The revenues and margins of the iPad are already slipping, and we have just seen the introduction of only 1% (roughly 5 out of 400) of the Android Honeycomb tablets slated to be released over the next year. Production issues stemming from China and Japan don't help any.
Competition is about to surpass intense!
This is an example of how this Taiwanese tablet that undercuts the cheapest Apple product by a full 20% ($100) can easily be used to do REAL WORK in terms of content production as well as recreational activities such as content consumption. It can literally serve as a Wintel desktop/notebook replacement for 70% of the computing populace. As an iPad owner, the biggest drawback (by far) is the inability easily create content. The Asus Transformer is literally an ultra portable PC with an 18 hour battery! I have pushed my personal device to 24 hours with modifications!
Now you can see how the comparison of a very inexpensive device such as this literally reveals the fact that the Apple iPad is a fat margin toy in comparison. Although it does a lot to enrich Apple's coffers, it does relatively little in terms of actual productivity. Herein lies the danger to Apple. If Google and its hardware partners, Samsung, Asus, LG, HTC, Acer, Motorola, et. al. succeed in marketing and spreading the word, Apple's market share will plunge unless it sinks significantly more of its resources into R&D and/or drastically cut prices. Either one (or both) will have the same results whether they win or lose... MARGIN COMPRESSION! Compression will occur whether Apple succeeds or fails in its bid to drive off competition. It's a given. Hence, my proclamation from the iPad 2 launch date:
Steve Jobs Calls End Of the PC, We Call The End Of The Fat Margin Tablet – Including The Pretty iPad, With Proof!
Here are some anecdotal examples of said proof. The first video was taken by me via smartphone as I strolled into a local BestBuy in Union Square, NYC. it's pretty much self explanatory and illustrates the vaunted, allegedly unassailable Apple experience originating from Apple's most capable marketing gurus. A cute couple was considering buying one, and they just so happened to be next to me as I was running the iPad through its paces in comparison to the Asus Transformer (the modified BoomBustBlog Optimus Prime edition):
The post, New Taiwanese Tablets Show What So Few Have Suspected: Apple’s iPad 2 Is An Expensive Toy! contained other 3rd reviews of the Transformer vs the Apple Ipad 2...
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The Asus Eee Pad Transformer has been a very popular tablet - even topping Amazon's best selling tablet list - for two main reasons. Firstly, it provides great value for money; it is both cheaper than the iPad 2 and has a bigger screen with a better display resolution.
Then there's the fact that it has a rather affordable accessory that can convert it into a fully fledged netbook with a 16 hour battery life altogether. The device, which runs on Android 3.0 Honeycomb, is powered by Nvidia's Tegra 2 chip and comes with 1GB RAM as well as 16GB onboard storage. Apart from Wi-Fi, it has USB, HDMI and Bluetooth connectivity.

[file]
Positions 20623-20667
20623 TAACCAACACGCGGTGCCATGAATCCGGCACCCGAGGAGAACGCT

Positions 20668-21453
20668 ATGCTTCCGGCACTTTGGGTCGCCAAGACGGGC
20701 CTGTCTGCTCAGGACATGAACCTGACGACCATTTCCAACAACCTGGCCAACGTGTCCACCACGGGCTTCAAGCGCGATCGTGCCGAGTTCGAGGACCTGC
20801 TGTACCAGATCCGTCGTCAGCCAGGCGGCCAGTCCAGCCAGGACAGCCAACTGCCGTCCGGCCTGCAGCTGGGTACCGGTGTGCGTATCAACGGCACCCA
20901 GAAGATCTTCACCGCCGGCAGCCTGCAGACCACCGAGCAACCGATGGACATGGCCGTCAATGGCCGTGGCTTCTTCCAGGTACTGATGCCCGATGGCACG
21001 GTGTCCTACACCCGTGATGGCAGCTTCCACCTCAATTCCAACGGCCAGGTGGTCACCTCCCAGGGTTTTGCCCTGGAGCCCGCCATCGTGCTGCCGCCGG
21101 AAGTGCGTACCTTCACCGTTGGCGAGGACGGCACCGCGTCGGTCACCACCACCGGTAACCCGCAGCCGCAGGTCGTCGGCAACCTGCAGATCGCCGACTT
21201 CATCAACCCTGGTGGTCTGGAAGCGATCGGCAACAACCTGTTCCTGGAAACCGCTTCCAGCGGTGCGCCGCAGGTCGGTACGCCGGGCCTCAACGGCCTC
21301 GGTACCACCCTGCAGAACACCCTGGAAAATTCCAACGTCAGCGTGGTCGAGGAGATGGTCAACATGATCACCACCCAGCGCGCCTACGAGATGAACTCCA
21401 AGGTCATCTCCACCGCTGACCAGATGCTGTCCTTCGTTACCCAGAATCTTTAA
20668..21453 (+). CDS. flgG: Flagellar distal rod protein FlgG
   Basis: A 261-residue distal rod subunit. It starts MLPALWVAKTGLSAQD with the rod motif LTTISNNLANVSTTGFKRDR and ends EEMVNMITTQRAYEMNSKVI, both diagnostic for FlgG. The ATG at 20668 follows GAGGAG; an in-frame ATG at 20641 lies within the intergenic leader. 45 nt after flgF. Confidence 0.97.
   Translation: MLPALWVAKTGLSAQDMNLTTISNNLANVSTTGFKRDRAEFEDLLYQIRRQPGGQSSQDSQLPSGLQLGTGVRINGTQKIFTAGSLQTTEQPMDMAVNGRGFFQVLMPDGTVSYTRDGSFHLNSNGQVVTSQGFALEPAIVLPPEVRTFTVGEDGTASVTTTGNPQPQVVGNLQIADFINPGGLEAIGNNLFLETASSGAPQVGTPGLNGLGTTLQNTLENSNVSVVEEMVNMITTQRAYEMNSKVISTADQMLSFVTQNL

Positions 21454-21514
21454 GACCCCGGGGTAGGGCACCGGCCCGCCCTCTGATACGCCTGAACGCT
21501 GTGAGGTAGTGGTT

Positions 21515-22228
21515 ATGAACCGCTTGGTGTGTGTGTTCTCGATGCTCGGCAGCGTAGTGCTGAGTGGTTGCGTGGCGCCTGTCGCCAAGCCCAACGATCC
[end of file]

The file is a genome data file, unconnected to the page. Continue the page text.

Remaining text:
This space will get even more competitive as Asus has form factor disruption on tap. It looks to be creating a super-powered Android smartphone that powers a thin tablet, which in turn has a keyboard attachment. Thus, consumers don't have to choose between, or purchase, all three form factors (smart phone, tablet PC, or notebook). Ingenious, and guaranteed margin killer to boot! And if that fails, there are other innovative launches in the upcoming months coming from HTC, Motorola, Acer, LG, Dell, HP, RIM, and about 115 other vendors. The competitive field looks quite dangerous, indeed!
Of course, despite all of the evidence produced which clearly delineates material margin compression is in the cards for America's favorite company - Is The Evidence For An Apple Margin Collapse Now Incontrovertible? Thursday, May 19th, 2011 - there are still many who ascribe to Apple's magical user experience as a differentiating factor. I am an owner of an iPad, and have bought my son several iPods. I can attest to the fact that the superiority of this "user experience" is more a manifestation of marketing than actual fact. This is good for Apple short term (actually, an increasingly shorter term), for it is a marketing master, but medium to longer term its a very significant risk. Even in the short term, as competition gets its marketing act to together consumers and businesses alike may see that the Apple emperor hath no clothes! Samsung, who controls the production of chips and LG who controls the production of screens that go into over 75% of Apples profits, have both decided to withhold superior technology for their competing Android products rather than produce them for Apple. The Samsung Galaxy S II is a perfect example, sporting the proprietary Exynos chipset which is both faster and more power efficient than all of the current tech being mass produced. I suggest interest parties read the review of this in comparison to the iPhone. It is a very precarious position to be in when one relies on one's most aggressive and largest competitors to supply the most important components driving 75%+ of your profits! Apple is currently in said position.
Other links of interest:
- New subscriber material available for immediate download: Apple – Competition and Cost Structure. I urge all professional and instutional subscribers to contact me directly if you have any questions or comments regarding this research and analysis. I am available via phone or email.
- Looking at the Results of Google’s “Negative Cost” Business Model Employed Through Android Monday, May 2nd, 2011
- My Thoughts on Roger McNamee’s View of Google and Mobile Computing Sunday, April 17th, 2011
- Google’s Q1 2011 Review: Part 2 Of My Comments On The Gross Misvaluation of Google Tuesday, April 19th, 2011